Five Features of Effective K12 and School Education Leaders. A principal is the primary leader of a school; the face of all that an educational institution represents. Creating conditions under which learning for students can remain a joy as they prepare for the future is the job of a principal. How do effective K12 and school education leaders make their institutions great?
Successful K12 leaders are often positive, enthusiastic, and make sure they are available to their teachers, staff, parents, and students. Though always busy, she steps-up when needed, no matter if it abrupts their daily routine.
According to a report by Wallace Foundation, it broadly boils down to five key lessons.
5 Features that make Effective K12 Principals
They balance their roles as managers and leaders.
Notwithstanding the fact that they may have higher management to answer, successful school principals recognize their position as both a manager and a leader.
They ensure the process is put in place and discipline is ensured, at the same time having a clear vision and mission for their K12 institution. They go beyond to ensure that the policies they make survive the test of times.
Strong visions generally focus their priorities on instructional leadership, student growth, and teacher success. This includes determining the model for schooling (in terms of the percentage of vocational/career-oriented courses), a curriculum that is apt for the demands of the global economy, a method for assessment, among other things.
The biggest challenge is to be able to align the demands of management, teachers and other stakeholders while keeping the score of the big picture. Heads and leaders of K12 institutions are increasingly familiarizing themselves with the ins and outs of management with school leadership programs at the world’s top universities. One such is offered by the Wharton School of the University of Pennsylvania exclusively for school leaders. The program is called Global Fellow of School Leadership and Management, marked by Wharton Online learning resources and two-day residential MasterClasses at the Wharton campus. Executive leadership programs are also offered by other universities; however, they are open to people from all industries and sectors.
They create a hospitable environment.
What do you do with weak students? Do you punish them or put performance pressure on them or something else? Dr. Pan Robbins, the co-author of The New Principal’s Fieldbook, tells,
A principal noted few months before graduation that certain children were at the risk of not graduating. To work on the problem, he ordered graduation robes early, took pictures of those kids in those robes, got them framed, and gave it to the kids. It inspired most of them to complete school.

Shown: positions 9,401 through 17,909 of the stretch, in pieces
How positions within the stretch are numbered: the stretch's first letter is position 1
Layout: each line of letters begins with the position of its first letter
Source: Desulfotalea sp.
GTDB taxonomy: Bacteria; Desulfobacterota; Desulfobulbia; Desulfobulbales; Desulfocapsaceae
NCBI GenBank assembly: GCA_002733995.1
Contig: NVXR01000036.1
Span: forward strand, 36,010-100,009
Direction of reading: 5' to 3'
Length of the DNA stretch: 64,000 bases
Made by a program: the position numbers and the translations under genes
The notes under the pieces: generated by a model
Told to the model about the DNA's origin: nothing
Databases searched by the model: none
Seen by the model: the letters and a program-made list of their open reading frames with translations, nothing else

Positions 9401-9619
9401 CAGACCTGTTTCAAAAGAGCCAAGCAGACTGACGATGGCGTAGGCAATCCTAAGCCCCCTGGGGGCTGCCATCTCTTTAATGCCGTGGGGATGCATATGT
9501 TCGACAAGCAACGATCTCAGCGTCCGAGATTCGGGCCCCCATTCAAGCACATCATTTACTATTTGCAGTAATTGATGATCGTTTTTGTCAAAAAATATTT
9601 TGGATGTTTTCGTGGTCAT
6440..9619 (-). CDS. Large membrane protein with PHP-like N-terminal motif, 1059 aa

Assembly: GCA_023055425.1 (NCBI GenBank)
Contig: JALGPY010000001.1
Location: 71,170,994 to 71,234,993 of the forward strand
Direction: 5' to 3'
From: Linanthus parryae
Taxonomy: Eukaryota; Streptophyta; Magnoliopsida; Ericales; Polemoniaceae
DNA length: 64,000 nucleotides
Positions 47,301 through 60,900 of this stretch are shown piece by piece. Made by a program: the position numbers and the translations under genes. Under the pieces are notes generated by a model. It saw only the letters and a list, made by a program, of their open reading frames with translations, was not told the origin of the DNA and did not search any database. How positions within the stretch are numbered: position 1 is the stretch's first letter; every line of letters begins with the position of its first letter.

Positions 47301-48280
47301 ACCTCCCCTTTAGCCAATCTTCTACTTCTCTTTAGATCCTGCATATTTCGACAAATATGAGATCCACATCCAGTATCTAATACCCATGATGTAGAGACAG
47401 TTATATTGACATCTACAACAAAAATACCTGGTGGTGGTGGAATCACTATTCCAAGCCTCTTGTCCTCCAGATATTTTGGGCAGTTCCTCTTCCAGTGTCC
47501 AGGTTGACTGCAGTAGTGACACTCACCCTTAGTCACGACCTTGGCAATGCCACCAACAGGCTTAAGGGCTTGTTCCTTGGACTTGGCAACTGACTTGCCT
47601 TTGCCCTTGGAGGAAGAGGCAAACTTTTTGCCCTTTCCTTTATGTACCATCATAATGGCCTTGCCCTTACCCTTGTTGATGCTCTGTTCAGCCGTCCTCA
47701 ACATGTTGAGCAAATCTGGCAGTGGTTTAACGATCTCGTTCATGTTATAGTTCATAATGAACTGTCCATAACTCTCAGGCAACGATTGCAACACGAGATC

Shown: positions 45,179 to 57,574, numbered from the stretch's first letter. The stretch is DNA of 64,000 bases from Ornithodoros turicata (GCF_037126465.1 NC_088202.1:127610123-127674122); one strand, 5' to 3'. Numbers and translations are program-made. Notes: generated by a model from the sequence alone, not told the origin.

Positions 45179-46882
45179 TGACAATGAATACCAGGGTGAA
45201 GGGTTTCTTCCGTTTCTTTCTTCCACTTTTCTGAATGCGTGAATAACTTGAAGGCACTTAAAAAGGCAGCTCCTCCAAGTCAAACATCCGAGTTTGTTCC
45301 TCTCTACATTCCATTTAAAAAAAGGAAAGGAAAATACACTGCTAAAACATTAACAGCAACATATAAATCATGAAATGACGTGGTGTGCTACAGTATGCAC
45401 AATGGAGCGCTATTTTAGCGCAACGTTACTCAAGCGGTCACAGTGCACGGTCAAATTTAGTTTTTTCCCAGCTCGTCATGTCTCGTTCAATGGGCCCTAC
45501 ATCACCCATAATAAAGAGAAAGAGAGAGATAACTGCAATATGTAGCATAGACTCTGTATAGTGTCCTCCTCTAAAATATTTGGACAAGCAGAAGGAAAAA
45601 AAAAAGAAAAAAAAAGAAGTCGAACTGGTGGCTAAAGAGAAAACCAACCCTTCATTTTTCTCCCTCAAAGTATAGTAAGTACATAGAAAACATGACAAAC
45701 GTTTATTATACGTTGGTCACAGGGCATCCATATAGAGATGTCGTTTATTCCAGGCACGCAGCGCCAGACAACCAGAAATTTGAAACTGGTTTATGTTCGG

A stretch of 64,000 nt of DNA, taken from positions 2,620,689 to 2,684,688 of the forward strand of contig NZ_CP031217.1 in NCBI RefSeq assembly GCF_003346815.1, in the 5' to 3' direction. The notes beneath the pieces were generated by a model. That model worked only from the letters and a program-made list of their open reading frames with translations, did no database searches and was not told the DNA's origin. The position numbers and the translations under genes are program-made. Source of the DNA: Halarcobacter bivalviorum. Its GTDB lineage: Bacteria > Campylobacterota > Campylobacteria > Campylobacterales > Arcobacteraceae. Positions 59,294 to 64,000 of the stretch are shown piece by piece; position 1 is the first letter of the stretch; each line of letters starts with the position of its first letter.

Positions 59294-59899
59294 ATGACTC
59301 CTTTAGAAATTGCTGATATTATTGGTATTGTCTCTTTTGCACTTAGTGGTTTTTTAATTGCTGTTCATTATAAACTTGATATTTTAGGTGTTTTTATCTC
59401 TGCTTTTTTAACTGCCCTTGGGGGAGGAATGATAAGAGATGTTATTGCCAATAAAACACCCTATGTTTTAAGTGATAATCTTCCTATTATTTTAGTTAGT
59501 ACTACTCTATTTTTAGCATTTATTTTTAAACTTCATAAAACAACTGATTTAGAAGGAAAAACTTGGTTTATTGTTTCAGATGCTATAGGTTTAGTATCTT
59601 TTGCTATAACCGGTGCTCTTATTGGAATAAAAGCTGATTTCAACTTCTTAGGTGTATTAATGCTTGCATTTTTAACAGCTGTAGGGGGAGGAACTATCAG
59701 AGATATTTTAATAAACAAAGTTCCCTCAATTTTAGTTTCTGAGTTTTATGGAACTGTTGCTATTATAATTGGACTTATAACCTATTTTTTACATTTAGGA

Another principal was reviewing referrals to his office. He noted that kids were being referred to him only for negative reasons and took it on himself to change the environment.
This is how leaders change the climate and make it more hospitable. It is ever more so necessary in schools, where malleable hearts and minds are prepared for the future.
They cultivate leaders in others.
Leaders of all kinds consciously realize the value of developing leadership across the organization to accomplish their vision. In schools, successful K12 and school education leaders count on the groups of administrative staff, teachers, parents, and students, to lead their institutions. The Wallace Foundation report suggests,
If the test scores are to be believed, the more principals are willing to spread leadership, the better it becomes for students. This comes down to empowering teachers and giving them a voice in decision-making.
They maximize instructional time.
More instruction time in classes is directly related to improved learning outcomes. K12 leaders are doing this by decreasing the time taken for assessments and in some schools automating assessments, to give more buffer time for both students and teachers to focus on learning. Continuous assessment of teaching and assignmenthelp also forms a part of the spectrum.
One can, for instance, observe the first 5 minutes of the class. If a teacher loses the first 5 minutes a day, it rounds to about 15 hours of instructional time lost.
They walk through the school and leverage research.
They do not only point out the problems in meetings but understand the nature and causes of those problems. It is brought to practicality by walking through the halls of their schools and managing people and processes through real data. The study by Wallace Foundation shows,
Low scoring K12 and school education leaders have a very different concept of observations. Often, they plan even their informal visits. Teachers and students knew in advance when their school principal would walk by. As an obvious result, the principals received little to no feedback on their school environment.
Little boys and girls in schools trust their adults to show them what the world has in hold for them. Are you as K12 leaders prepared to nurture these seedlings for the world of tomorrow?